compare that to what the team in front of them, the aforementioned bucks, have to face.  after miami, they get: memphis, the clippers, cleveland (at cleveland), charlotte, phoenix, a possibly desperate (or possibly out-of-it) chicago bulls, then breathers against new jersey and philly, and then a nice triplet against boston, atlanta, and boston again, which should be especially fun as both boston and atlanta will be battling for playoff positioning.  so, even if we assume the bucks can take care of business against charlotte and  memphis (neither one a pushover), and we write off the clips, bulls, philly and nets, that still leaves five games against top teams.

the story is similar with toronto.  the traps will be facing denver, cleveland, boston and atlanta, in addition to miami, charlotte and that maybe-hungry-maybe-not chicago squad.  meanwhile, charlotte has a schedule more similar to that of the heat.  the bobcats toughest contests other than a game at home against atlanta are homers against toronto and milwaukee, roadies in new orleans and houston (who will play you tough always, anywhere, no matter what), and a couple against chicago.

so, given the strength of schedule, i don’t see even the surprising bucks holding on to that 5th place seed, despite the fact that right now they’re a full three games in the loss column ahead of miami and charlotte.  not to say they can’t hold on, just to say i don’t think they will.  that said, there is this caveat.  i haven’t seen them play lately, and if josh smith is right, they’re playing great ball.

so, my prognostication: miami fifth, milwaukee sixth, then charlotte and toronto last, with chicago still on the outside looking in…of course, charlotte might also be able to hop over milwaukee if they can win every game they “should” and don’t have a brain fart at the end.  with a larry brown team, it could go either way…great preparation, but too much stress.  that said, this charlotte team may be the perfect group of guys for larry brown…neither wallace nor jackson is liable to get too wound up by larry’s angst, and they set the tone.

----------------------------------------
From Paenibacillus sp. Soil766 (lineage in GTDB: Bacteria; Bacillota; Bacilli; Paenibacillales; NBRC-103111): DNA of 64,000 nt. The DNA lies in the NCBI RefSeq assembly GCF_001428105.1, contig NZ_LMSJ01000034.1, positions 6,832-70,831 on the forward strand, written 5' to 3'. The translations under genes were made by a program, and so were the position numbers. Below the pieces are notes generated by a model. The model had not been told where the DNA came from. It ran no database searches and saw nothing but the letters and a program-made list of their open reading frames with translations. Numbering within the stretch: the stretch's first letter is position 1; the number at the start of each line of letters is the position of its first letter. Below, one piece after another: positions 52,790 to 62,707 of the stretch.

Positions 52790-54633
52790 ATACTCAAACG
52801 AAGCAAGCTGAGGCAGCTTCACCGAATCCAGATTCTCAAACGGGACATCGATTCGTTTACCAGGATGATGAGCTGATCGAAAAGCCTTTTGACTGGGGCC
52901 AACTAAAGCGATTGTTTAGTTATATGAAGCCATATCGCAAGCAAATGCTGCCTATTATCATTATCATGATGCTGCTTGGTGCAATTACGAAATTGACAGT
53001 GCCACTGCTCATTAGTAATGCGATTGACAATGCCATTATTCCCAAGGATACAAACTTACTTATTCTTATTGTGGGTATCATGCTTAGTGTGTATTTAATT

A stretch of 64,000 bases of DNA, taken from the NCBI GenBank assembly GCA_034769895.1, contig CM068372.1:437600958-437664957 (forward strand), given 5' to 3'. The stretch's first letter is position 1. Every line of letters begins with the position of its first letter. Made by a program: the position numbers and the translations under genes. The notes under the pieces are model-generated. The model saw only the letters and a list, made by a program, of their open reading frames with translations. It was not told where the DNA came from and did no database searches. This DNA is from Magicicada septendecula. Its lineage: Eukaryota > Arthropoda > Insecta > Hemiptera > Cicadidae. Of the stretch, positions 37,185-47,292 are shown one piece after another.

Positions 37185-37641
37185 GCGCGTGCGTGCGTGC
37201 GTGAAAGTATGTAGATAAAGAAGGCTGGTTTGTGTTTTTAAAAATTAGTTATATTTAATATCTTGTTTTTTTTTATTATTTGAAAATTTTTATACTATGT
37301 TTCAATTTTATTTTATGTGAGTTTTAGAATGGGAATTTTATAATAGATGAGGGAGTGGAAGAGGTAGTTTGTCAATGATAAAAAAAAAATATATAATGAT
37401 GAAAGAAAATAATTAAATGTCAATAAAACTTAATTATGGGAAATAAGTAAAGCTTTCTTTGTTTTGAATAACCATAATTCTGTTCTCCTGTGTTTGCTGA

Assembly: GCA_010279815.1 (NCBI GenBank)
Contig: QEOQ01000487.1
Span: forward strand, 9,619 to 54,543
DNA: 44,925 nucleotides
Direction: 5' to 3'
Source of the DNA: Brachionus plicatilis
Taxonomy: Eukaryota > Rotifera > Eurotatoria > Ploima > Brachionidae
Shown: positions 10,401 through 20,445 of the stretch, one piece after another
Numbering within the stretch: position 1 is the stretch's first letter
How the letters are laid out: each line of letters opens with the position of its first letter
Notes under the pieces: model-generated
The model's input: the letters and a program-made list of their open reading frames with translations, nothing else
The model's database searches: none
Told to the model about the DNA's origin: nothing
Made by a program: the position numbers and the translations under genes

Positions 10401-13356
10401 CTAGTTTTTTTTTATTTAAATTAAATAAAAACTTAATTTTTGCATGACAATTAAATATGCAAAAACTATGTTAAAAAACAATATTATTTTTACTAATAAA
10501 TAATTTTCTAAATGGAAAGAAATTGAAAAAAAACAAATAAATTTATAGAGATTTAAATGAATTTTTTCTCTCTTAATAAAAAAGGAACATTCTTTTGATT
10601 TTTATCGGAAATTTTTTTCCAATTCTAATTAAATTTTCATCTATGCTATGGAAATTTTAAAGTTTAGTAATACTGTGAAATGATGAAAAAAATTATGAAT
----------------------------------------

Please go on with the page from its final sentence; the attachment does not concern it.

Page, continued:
anyhow, it should be interesting…not, of course, that i think any of the four can get to the second round, with the possible exception of a puncher’s chance going to whoever draws the celts.

nba haves and have-nots

well, with many of the big name free-agents having made verbal committments to teams, the view of the coming NBA season is beginning to take shape.  and it should be interesting and, if you’re a fan of one of the privileged few teams with a shot, a lot of fun.

the biggest trend is the divergence between the fortunes of teams that can realistically compete for a championship, and those with – let’s be frank – no hope.  what we’ve seen is no-hope teams letting great players go to top teams, trying to cut costs while they lick their wounds.  some of them may be planning to try to come back in one or more years, but most don’t look like they have much hope…

why?

because the best players out there are willing to play for the mid-level exception on teams with a realistic shot to win the title.

and that’s a short list: l.a., boston, cleveland seem like real threats, with outside shots in orlando and san antonio…with the recently reported signing of hedo turkoglu, pencil portland in as a dark horse, though realistically it seems like it will take them a couple of years to advance to the top tier, all that talent notwithstanding.